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WHO: Comfortably Numb?
The WHO has faltered in handling the Covid-19 pandemic. The politics played, with China backed WHO DG Tedros Adhanom felt comfortably numb during the initial stage of the outbreak in China. Amid the crisis, POONAM KHETRAPAL SINGH, Regional Director, WHO South-East Asia, spoke with BW’s MANISH KUMAR JHA. The response was bureaucratic and unanswered.
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India will be leading as the chairperson of the WHO’s EB in May. Amid the outbreak and questions over the WHO’s handling the crisis, what would you like to put forth?
The WHO’s Executive Board (EB) comprises of 34 members, elected for three-year terms. In the annual Board meeting, in January, the members agreed on the agenda for the World Health Assembly. A second meeting takes place in May, as a follow-up to the Health Assembly. The main functions of the Board are to implement the decisions and policies of the WHA, and advise and generally facilitate its work. As the term of Sri Lanka expires in May 2020, the 11-Member countries of the Region proposed nomination of India as a member of EB. The 147th session of the EB is scheduled to take place virtually on 22 May 2020. The deliberations at WHA and EB are both led and driven by the Member States. The Covid-19 may be among the principal issues.
WHO has mobilised a coalition of scientists, researchers and recently held a meeting with vaccine manufacturers and national regulatory authorities from its SE Asia Region. What is the latest report on the effort?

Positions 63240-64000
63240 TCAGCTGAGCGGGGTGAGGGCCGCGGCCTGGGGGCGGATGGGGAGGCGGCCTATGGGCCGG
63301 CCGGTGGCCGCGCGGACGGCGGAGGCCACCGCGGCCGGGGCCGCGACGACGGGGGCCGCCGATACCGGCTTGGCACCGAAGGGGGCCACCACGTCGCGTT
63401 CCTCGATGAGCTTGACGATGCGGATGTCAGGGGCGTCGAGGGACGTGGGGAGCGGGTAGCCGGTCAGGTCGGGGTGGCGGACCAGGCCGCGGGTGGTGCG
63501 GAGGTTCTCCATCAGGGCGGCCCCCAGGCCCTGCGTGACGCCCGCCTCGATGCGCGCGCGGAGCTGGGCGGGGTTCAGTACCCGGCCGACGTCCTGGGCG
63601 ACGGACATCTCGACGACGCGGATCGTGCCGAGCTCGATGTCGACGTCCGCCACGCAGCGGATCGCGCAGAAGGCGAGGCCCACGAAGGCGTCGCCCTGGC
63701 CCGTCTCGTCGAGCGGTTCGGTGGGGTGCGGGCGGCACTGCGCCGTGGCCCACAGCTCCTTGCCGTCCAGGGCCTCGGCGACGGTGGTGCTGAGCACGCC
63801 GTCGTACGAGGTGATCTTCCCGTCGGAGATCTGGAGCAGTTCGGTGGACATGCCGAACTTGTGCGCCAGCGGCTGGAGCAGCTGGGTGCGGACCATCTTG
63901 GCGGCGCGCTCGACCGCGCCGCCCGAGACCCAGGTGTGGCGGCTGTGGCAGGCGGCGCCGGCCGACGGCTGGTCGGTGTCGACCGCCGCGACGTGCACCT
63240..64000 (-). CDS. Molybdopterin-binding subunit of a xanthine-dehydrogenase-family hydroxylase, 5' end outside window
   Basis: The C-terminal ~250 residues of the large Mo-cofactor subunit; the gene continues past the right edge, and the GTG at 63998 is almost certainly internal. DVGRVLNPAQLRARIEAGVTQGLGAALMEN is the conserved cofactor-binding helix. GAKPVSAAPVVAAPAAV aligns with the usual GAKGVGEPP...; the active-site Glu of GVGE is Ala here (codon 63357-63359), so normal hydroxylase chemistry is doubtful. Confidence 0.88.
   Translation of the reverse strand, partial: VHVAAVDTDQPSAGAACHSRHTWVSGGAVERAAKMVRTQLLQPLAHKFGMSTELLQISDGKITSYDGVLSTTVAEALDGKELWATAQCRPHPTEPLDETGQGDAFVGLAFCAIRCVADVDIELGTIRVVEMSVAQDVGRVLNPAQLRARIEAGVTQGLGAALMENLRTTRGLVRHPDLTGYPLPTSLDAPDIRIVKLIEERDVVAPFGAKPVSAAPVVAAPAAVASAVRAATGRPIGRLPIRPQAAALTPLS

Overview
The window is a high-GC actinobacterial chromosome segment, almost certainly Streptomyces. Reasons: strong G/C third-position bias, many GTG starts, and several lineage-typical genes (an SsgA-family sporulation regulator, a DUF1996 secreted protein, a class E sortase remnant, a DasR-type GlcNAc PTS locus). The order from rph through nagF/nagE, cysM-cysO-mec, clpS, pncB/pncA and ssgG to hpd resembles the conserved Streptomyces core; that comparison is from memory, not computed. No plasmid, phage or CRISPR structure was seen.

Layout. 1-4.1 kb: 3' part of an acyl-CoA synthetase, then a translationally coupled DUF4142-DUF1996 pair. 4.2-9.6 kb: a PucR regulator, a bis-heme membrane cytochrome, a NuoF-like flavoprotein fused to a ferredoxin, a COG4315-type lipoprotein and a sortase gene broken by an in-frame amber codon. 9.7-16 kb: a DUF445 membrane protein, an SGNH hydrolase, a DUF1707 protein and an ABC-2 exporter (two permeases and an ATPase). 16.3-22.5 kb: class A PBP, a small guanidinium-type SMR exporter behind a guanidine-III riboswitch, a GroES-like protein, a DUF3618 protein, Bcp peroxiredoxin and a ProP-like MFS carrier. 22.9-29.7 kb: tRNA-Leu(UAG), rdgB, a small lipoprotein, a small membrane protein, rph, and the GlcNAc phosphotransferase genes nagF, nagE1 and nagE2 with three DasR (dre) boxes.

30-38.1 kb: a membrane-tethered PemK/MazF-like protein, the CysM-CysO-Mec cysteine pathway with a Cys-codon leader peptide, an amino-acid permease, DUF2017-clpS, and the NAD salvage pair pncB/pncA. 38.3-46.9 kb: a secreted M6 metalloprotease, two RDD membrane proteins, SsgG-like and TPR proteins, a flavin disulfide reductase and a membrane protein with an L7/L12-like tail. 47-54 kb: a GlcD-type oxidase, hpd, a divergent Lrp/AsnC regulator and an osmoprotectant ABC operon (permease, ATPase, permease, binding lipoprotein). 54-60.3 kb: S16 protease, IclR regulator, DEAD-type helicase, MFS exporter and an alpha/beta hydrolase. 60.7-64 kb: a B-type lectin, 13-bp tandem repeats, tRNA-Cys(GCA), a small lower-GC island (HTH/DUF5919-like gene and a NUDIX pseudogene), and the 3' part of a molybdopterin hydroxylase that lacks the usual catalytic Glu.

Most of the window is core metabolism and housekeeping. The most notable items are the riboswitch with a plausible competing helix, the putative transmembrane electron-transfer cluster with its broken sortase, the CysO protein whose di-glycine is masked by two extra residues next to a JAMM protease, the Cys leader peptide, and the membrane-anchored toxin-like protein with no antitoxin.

Researchers around the world are working hard on accelerating the development of vaccines and therapeutics for the Covid-19. The WHO has launched working groups to accelerate various aspects of vaccine development. Together with global health actors and partners, the WHO launched Access To Covid-19 Tools (ACT) Accelerator, a global collaboration to accelerate the development, production and equitable access to new diagnostics, therapeutics and vaccines. Over 100 vaccines are in development globally, including eight in clinical evaluation, and several therapeutics are in clinical trials. The WHO is committed to ensuring that as medicines and vaccines are developed, they will be shared equitably.
What is your take on the steps taken by India to mitigate the outbreak? India’s public expenditure on health is just 1.28% compared to global average of 6.3%. What do you advise?
India has taken early and aggressive measures, led by the highest leadership. The country has adopted whole-of-government and whole-of-society approach to respond to the Covid-19, much needed to respond to a pandemic like outbreak.
We are also aware of the challenges in India. However, we are encouraged by its robust response as well as achievements in recent past against diseases such as polio. This instills confidence that India can once again overcome these challenges.
For the lack of transparency and ambiguity over the data from China on Covid -19, there is a proposal whether WTO should be given powers to investigate the cause of an outbreak in the country of origin? How do you look at such proposition? Will India take it up during the leadership?
The issues raised by member countries at the WHO governing body meetings are their decisions. As for investigations, the WHO has a culture of assessing its work through an after-action review process and we are looking forward to carrying out the assessment on the Covid-19 response. But for now, our focus is on fighting the outbreak and saving lives.